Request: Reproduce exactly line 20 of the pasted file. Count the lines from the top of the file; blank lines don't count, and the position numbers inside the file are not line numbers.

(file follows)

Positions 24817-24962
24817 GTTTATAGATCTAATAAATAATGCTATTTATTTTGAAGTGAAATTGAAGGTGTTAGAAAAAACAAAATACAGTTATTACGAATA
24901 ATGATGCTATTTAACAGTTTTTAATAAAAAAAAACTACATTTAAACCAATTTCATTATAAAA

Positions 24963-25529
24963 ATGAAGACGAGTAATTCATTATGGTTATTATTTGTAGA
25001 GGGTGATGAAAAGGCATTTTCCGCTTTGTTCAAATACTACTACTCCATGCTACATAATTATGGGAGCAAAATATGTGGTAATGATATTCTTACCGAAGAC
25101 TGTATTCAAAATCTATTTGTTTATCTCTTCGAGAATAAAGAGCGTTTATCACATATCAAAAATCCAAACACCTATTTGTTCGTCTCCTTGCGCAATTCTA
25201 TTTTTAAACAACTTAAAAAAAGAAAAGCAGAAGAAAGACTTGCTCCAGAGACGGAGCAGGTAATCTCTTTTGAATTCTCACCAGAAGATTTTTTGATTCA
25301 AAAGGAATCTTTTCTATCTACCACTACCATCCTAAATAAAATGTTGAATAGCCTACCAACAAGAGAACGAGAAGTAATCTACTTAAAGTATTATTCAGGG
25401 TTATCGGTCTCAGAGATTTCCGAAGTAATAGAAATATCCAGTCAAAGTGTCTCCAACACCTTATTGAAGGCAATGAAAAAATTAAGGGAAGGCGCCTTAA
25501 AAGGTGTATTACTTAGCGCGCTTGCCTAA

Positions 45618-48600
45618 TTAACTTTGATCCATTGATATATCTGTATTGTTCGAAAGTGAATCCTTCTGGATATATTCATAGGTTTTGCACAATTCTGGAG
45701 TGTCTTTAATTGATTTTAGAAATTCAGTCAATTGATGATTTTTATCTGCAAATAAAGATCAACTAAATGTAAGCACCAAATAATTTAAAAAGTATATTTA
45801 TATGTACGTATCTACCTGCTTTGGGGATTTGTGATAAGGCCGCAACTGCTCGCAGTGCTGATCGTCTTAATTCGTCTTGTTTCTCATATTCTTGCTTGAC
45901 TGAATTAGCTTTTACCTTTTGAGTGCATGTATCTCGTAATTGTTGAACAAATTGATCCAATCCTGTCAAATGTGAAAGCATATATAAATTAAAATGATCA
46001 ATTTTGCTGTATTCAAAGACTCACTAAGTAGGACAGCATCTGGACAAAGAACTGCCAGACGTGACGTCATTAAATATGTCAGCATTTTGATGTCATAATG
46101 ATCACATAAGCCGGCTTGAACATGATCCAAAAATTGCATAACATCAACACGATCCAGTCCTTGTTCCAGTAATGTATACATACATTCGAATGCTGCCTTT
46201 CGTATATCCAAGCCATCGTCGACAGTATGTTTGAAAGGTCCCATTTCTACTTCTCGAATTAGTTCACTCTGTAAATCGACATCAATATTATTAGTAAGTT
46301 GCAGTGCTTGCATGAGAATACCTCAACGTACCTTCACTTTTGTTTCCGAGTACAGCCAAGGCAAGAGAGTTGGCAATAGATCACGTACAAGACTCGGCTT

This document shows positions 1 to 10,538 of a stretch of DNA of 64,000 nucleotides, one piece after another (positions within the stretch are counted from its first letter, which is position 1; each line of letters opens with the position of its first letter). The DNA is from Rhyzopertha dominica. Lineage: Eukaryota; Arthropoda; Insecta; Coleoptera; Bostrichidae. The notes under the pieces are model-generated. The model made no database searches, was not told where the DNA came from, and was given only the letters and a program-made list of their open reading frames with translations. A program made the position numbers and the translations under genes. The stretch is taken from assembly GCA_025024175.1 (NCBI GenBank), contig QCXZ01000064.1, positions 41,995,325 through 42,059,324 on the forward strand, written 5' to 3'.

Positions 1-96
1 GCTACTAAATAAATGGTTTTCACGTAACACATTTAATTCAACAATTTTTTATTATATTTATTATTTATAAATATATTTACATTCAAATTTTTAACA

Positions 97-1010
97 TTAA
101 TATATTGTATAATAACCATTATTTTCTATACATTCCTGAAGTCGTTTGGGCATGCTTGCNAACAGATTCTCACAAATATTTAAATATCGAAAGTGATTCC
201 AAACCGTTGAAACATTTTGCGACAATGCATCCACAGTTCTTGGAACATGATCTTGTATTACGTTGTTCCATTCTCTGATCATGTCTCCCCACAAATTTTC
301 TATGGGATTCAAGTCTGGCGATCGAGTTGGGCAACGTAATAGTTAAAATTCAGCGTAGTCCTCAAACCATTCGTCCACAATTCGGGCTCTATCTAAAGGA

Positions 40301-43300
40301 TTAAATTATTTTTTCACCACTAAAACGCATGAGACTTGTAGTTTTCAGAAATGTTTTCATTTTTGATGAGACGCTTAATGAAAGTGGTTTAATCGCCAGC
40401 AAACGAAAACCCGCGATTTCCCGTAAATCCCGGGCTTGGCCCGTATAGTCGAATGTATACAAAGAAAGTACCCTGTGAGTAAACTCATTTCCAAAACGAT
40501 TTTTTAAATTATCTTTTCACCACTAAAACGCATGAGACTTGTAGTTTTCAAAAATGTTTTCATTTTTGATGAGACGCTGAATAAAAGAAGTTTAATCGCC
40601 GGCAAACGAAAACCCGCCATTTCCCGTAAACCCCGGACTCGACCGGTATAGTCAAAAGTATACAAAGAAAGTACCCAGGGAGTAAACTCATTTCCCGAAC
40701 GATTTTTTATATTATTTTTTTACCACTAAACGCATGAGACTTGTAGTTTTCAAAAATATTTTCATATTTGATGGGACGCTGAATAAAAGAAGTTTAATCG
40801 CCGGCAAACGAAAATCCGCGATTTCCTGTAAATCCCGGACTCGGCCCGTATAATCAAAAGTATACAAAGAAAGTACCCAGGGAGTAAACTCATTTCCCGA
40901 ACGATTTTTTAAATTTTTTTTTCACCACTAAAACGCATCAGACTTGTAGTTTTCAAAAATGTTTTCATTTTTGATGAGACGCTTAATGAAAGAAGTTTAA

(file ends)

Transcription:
46301 GCAGTGCTTGCATGAGAATACCTCAACGTACCTTCACTTTTGTTTCCGAGTACAGCCAAGGCAAGAGAGTTGGCAATAGATCACGTACAAGACTCGGCTT